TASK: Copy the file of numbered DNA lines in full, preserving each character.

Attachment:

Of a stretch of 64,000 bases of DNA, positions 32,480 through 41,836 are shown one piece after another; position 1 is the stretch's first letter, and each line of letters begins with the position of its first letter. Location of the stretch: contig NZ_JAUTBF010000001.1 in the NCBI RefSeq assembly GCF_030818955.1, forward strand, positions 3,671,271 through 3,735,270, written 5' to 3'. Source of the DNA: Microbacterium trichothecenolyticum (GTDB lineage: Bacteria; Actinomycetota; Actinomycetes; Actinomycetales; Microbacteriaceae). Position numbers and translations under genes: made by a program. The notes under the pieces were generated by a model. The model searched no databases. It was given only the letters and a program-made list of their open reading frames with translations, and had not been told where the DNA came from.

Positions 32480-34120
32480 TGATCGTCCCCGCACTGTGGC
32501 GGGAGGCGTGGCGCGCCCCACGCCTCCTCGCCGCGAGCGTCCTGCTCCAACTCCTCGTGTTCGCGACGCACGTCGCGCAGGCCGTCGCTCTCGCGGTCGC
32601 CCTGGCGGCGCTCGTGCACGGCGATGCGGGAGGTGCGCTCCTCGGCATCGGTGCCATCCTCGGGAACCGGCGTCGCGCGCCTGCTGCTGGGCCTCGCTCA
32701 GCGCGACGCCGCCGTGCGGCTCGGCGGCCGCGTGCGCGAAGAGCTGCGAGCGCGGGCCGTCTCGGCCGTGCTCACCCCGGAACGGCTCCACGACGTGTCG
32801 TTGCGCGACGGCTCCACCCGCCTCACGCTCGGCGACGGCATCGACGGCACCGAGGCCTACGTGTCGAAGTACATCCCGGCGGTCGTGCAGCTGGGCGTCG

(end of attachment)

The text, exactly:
Of a stretch of 64,000 bases of DNA, positions 32,480 through 41,836 are shown one piece after another; position 1 is the stretch's first letter, and each line of letters begins with the position of its first letter. Location of the stretch: contig NZ_JAUTBF010000001.1 in the NCBI RefSeq assembly GCF_030818955.1, forward strand, positions 3,671,271 through 3,735,270, written 5' to 3'. Source of the DNA: Microbacterium trichothecenolyticum (GTDB lineage: Bacteria; Actinomycetota; Actinomycetes; Actinomycetales; Microbacteriaceae). Position numbers and translations under genes: made by a program. The notes under the pieces were generated by a model. The model searched no databases. It was given only the letters and a program-made list of their open reading frames with translations, and had not been told where the DNA came from.

Positions 32480-34120
32480 TGATCGTCCCCGCACTGTGGC
32501 GGGAGGCGTGGCGCGCCCCACGCCTCCTCGCCGCGAGCGTCCTGCTCCAACTCCTCGTGTTCGCGACGCACGTCGCGCAGGCCGTCGCTCTCGCGGTCGC
32601 CCTGGCGGCGCTCGTGCACGGCGATGCGGGAGGTGCGCTCCTCGGCATCGGTGCCATCCTCGGGAACCGGCGTCGCGCGCCTGCTGCTGGGCCTCGCTCA
32701 GCGCGACGCCGCCGTGCGGCTCGGCGGCCGCGTGCGCGAAGAGCTGCGAGCGCGGGCCGTCTCGGCCGTGCTCACCCCGGAACGGCTCCACGACGTGTCG
32801 TTGCGCGACGGCTCCACCCGCCTCACGCTCGGCGACGGCATCGACGGCACCGAGGCCTACGTGTCGAAGTACATCCCGGCGGTCGTGCAGCTGGGCGTCG